Christmas gift ideas on a budget
While price comparison shopping, shopping sales and pruning your gift list are viable ways to save some money on gifts, there are additional creative ways to save. There’s nothing wrong with spending money if you have it, but it’s silly to overspend and charge yourself into a deep hole. Regardless what you do or how much you spend, wasted money is still wasted money. Practical gifts are the way to go this year.
Here’s a few gift ideas that won’t break the bank.
Meals: Have a potluck. It can still be a formal meal, but don’t be afraid to ask for help. When someone asks if they can bring anything, take them up on that offer. You can skip alcoholic beverages this year and opt for mocktails instead. Cut your work and food budget in half.
Coupons: Make and print coupons that offer your time such as a dessert a month, lawn mowing, babysitting, etc.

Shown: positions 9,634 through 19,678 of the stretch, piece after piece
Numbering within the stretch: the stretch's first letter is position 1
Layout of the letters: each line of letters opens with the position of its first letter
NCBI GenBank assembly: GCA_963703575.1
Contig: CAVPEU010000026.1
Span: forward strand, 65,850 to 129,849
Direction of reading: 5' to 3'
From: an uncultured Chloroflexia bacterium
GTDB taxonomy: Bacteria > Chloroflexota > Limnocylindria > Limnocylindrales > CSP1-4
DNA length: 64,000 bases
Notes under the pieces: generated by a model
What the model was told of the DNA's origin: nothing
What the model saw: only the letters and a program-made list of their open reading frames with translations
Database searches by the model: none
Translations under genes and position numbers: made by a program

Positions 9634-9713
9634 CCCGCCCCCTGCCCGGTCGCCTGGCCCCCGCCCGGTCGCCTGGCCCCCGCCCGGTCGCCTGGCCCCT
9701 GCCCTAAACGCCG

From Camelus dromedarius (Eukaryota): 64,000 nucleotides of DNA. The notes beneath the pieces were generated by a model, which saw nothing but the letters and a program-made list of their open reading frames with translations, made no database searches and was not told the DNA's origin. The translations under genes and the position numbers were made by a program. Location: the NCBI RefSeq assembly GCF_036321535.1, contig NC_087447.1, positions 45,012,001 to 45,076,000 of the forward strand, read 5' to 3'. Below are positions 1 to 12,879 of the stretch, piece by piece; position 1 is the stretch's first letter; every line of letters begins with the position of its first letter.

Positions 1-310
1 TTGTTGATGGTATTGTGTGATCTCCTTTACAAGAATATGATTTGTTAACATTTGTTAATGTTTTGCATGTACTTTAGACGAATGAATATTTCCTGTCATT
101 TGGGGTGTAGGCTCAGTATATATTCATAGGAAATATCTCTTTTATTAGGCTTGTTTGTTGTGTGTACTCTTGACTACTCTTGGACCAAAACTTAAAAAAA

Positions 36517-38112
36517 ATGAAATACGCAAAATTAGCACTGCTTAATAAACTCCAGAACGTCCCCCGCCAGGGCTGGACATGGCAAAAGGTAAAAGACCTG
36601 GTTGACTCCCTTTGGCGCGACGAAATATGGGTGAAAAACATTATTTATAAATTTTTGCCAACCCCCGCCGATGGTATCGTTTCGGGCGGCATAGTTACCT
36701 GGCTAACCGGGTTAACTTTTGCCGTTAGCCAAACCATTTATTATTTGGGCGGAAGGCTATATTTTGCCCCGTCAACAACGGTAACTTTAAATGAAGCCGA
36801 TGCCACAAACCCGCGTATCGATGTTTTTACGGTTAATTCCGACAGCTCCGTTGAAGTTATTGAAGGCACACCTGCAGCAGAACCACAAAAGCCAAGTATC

Here’s some you can print off and staple together. Click here to view printable love coupons
New rules: Can request to create a new family rule that only the children receive gifts. This can cut back on gift exchanges for all of the adults. If that’s not possible, try one group gift per family instead of individual gifts for every member in each family. You can start new family traditions. For example, my husband and I don’t really exchange surprise gifts. We buy one another the same gift each year. I get a box of chocolate and he gets his favorite cheese and nuts. There aren’t expectations, so there’s never disappointment. Growing up, I always got Christmas socks and pajamas. It’s a similar concept. Or try a secondhand gift exchange game such as a Yankee swap. This can be gifting something you already own or buying from a thrift store, antique store or estate sale.